Page 22 – ‘Notes of a trip’ by Robert Jameson

secured plants of fortunately, as also bulbs of a new pretty pink lily, which Mr, Wood, of the Botanic Gardens, has not yet identified, from my imperfect specimens.

                     Our next excursion from Barberton was in the opposite direction, viz. to Moodies. As before mentioned,. This is about seven miles from the town, or rather seven miles to the foot of the hill. This property purchased by a Maritzburg syndicate from Mr. Moodie, represents twelve farms, in extent 48,000 acres and consists for the most part of mountains, many of them of considerable altitude. The whole of these are more or less auriferous some that have been developed prove exceptionally so.

                     It was here that digging was first commenced, and at one time a considerable population of miners and others were located in Three camps, one at the foot, and the others high up on the hills, called respectively the lower, middle and high camps, and it was then a busy place. The terms dictated to the diggers by the company, after it passed into their hands by purchase, were considered oppressive and unjust, viz., prospecting free, and subsequently on finds œ2 a month licence for each claim; 12 first, and latterly 8 per cent on gross yields, with water and wood licences charged additional.

                     The consequences have been that as soon as gold was discovered on Government land a rush was made there, the charges being prospectors 10s. per month, and diggers 20s. per month per claim. Moodie’s was then deserted, except by the diggers who had got a good thing in hand.

I am not prepared to discuss the wisdom of the policy of the company. I merely state the facts the consequences are visible in the ruins of the three villages or camps and in the large population working now on the Sheba range, who, they assert would otherwise have all been at Moodies, to the mutual advantage of all concerned. The company have a most able, energetic, and popular manager in Mr. Anderson, so well known in Natal as a son of our soil, but the directorate being in Maritzburg, he must necessarily have his hands tied to a great extent. Notwithstanding the exodus, there are some of the best concerns on the fields being worked here; and I have no doubt from all I could gather that a modus vivendi may be arrived at which will induce diggers to return again, when the company’s prospects will be indeed promising.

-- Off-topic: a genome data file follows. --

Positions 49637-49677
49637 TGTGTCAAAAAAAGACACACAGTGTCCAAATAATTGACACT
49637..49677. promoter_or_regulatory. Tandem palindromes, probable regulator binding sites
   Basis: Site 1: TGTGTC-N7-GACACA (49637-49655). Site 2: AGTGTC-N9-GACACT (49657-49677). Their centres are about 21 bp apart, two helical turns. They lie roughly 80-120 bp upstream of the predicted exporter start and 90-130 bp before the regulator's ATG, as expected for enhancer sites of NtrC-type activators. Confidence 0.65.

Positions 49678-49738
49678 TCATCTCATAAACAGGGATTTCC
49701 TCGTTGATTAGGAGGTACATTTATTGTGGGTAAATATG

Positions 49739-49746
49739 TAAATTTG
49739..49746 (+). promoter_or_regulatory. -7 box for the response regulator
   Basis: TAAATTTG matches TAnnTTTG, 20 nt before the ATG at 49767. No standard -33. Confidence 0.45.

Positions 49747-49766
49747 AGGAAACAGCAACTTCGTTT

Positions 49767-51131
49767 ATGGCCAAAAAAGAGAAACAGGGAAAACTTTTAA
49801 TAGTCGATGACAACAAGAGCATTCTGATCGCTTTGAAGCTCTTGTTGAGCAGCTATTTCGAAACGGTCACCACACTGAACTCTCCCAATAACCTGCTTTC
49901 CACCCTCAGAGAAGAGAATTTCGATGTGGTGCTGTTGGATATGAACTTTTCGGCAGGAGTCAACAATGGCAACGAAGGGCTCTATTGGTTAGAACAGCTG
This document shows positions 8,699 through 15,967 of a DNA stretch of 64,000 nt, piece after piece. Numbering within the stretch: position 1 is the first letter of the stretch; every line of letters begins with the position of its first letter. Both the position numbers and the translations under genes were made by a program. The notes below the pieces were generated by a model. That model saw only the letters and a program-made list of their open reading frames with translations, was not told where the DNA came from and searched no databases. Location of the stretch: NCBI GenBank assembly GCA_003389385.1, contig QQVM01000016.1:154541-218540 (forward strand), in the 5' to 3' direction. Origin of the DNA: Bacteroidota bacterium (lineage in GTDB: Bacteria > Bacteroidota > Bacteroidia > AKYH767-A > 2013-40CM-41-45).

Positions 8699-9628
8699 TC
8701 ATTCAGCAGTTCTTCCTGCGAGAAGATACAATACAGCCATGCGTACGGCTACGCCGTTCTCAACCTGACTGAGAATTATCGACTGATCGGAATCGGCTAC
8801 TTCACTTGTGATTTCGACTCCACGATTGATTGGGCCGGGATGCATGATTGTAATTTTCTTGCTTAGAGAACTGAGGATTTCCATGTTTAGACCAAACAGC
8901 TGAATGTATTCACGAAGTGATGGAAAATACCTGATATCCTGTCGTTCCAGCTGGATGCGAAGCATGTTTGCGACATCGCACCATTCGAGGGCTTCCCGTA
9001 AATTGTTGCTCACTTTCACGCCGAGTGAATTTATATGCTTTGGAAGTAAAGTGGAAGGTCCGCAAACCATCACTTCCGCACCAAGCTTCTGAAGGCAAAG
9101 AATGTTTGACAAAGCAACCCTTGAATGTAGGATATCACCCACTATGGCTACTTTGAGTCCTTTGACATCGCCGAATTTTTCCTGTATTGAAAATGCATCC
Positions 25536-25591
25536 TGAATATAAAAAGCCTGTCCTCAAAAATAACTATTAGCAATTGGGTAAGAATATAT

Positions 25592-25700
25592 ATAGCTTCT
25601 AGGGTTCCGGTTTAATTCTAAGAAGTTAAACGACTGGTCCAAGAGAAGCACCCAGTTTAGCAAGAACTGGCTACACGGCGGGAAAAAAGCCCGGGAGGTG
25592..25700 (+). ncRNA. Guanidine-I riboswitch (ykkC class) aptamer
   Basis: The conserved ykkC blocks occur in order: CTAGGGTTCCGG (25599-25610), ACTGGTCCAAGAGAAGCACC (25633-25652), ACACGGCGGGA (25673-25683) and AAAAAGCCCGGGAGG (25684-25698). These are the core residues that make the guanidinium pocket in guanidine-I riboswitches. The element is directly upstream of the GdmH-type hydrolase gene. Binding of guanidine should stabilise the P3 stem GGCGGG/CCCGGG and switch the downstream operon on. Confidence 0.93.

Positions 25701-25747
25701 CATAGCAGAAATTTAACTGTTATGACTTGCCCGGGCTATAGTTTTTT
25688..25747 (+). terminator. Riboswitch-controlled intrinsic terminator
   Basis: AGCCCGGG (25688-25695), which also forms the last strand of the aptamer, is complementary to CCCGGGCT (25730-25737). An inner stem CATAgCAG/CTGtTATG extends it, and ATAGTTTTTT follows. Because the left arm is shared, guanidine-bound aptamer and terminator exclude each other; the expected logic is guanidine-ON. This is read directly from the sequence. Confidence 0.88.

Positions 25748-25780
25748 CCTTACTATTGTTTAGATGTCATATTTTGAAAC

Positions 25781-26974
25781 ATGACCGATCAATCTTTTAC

Whitehead’s, Tiger Trap, Natalia, Alpine, and Pioneer, are the properties most familiar to us, and all are good sound-going concerns. Ascending from the De Kaap Valley, we rode up a glen bonded by high, rounded, bare hills, watered by a mountain torrent, and passing Whitehead’s and Tiger Trap-which we had unfortunately no time to visit, although it would have repaid us, as both are admirably managed-we pressed on up the glen until we arrived at the Pioneer, which we had come specially to inspect. I confess that of all the places which I had seen this gave me the most pleasure, for it was in full and perfect working order, with spacious and comfortable houses, shafts, tunnels and machinery, turning out monthly a handsome return to its fortunate owners, although it does not in the latter respect pretend to rival the Bray’s or Thomas’ Reefs.

                     I have the less reserve in speaking (thus freely as the few proprietors work it themselves, and have no intention of forming a company, having ample capital of their own. This is the property of the Brothers Hillary, of Durban, my